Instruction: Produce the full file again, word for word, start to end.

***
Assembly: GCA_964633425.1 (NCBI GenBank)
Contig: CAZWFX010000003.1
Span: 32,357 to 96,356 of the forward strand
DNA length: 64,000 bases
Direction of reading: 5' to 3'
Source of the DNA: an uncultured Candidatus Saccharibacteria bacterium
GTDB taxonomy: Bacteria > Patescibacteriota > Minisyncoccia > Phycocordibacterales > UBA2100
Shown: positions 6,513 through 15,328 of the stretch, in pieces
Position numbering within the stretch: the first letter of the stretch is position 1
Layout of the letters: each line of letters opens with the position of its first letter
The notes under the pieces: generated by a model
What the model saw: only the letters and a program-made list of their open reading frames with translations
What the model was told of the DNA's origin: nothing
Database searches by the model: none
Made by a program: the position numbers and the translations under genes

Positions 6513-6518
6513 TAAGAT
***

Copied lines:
Assembly: GCA_964633425.1 (NCBI GenBank)
Contig: CAZWFX010000003.1
Span: 32,357 to 96,356 of the forward strand
DNA length: 64,000 bases
Direction of reading: 5' to 3'
Source of the DNA: an uncultured Candidatus Saccharibacteria bacterium
GTDB taxonomy: Bacteria > Patescibacteriota > Minisyncoccia > Phycocordibacterales > UBA2100
Shown: positions 6,513 through 15,328 of the stretch, in pieces
Position numbering within the stretch: the first letter of the stretch is position 1
Layout of the letters: each line of letters opens with the position of its first letter
The notes under the pieces: generated by a model
What the model saw: only the letters and a program-made list of their open reading frames with translations
What the model was told of the DNA's origin: nothing
Database searches by the model: none
Made by a program: the position numbers and the translations under genes

Positions 6513-6518
6513 TAAGAT